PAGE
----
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An overview of the Americans with Disability Act

| Apr 17, 2016 | Workplace Discrimination |

The Americans with Disability Act was a landmark law that granted protections for disabled Americans to access work, stores and many other activities that other people take for granted. Specifically, the ADA mandates that employers give equal opportunity for disabled Americans in hiring, promotions, retentions and all other aspects related to employment. It does not, however, force employers to hire unqualified people for a job. This article will address some of those myths and how they may apply to you.

If you are disabled, the first thing you need to note is that you are not given special treatment. The ADA is intended to level the playing field, not give disabled Americans a leg-up. With that in mind, employers are free to hire and fire as they see fit. That means if a job comes down to you and one other person, the hiring manager can pick either one of you. If the other person is a faster typist, then that is a perfectly valid decision. The only prohibition is that those decisions cannot be based upon your disability.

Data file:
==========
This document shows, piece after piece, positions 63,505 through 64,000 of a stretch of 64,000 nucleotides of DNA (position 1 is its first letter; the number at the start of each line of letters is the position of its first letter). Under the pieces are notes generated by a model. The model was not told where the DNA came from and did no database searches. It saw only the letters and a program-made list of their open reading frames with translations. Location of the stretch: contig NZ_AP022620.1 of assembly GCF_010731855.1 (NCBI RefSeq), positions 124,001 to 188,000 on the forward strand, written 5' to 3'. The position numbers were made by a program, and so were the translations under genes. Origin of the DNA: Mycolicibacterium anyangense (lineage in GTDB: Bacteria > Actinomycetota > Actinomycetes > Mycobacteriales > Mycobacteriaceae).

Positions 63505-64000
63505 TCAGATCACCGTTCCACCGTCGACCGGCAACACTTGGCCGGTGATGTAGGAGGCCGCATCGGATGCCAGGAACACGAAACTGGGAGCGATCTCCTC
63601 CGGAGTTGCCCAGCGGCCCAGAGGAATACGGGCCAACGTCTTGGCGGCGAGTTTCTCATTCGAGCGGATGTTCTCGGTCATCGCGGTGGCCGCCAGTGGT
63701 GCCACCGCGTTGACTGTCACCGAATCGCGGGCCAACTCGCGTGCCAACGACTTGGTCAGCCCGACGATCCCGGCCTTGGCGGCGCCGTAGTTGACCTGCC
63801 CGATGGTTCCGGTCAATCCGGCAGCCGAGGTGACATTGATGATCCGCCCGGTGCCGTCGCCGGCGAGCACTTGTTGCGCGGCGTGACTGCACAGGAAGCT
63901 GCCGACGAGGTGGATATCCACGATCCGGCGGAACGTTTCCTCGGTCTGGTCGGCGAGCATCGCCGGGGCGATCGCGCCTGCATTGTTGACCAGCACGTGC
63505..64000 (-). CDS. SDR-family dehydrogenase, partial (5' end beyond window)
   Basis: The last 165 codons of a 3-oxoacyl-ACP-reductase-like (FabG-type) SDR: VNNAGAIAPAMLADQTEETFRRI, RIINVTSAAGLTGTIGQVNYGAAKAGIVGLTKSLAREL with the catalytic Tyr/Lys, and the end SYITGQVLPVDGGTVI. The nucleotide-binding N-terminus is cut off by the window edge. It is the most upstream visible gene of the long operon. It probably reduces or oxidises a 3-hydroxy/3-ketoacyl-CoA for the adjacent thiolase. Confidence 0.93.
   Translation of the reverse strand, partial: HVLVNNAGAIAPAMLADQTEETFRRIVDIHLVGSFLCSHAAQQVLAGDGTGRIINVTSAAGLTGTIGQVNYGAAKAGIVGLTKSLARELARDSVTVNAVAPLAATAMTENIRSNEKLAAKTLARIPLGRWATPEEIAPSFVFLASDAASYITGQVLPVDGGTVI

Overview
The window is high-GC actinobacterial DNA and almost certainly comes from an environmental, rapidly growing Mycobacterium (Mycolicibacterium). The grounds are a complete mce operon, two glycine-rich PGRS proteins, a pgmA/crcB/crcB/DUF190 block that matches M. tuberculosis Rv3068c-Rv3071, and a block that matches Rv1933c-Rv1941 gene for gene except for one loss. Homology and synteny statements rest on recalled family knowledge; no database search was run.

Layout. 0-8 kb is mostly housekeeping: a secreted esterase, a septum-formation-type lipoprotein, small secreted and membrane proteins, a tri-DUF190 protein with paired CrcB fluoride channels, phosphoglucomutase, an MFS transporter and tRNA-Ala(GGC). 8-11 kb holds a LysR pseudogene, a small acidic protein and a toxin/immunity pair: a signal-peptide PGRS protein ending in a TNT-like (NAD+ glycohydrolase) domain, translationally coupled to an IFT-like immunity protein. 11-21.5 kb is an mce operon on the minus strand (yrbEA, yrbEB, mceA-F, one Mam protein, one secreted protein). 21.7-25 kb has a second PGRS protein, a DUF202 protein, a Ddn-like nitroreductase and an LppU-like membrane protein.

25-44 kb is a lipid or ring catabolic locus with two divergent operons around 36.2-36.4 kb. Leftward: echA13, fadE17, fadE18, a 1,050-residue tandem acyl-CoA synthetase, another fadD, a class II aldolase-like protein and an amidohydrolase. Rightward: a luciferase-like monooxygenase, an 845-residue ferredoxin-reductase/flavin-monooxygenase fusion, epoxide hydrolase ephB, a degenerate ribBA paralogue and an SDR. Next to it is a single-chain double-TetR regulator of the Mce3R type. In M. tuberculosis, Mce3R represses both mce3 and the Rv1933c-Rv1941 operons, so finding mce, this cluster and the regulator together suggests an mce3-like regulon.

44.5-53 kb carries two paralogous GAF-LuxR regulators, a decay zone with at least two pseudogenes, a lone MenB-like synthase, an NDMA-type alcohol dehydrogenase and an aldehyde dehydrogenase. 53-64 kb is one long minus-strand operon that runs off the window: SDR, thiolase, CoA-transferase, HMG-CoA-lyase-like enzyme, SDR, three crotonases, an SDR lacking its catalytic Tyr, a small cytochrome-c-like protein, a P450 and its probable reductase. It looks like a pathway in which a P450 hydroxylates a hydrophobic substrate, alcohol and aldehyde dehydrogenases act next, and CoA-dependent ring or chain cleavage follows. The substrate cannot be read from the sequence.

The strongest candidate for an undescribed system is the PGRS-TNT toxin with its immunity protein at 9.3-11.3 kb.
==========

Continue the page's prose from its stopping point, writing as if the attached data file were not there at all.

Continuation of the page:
It may seem like a fine line, how can you tell when a decision is made discriminatorily and not? This is a evidentiary and legal question that may be best resolved by speaking with a lawyer. But, preliminarily, it will come down to what your boss said, conduct toward you and other similar situations.

If you were discriminated against by your employer or colleagues due to a disability then you may want to speak to an attorney, you could have a valid employment claim. As illustrated above, you are entitled to work in a safe environment. You are also entitled to reasonable accommodations, if necessary. Do not let someone else trample over your rights.

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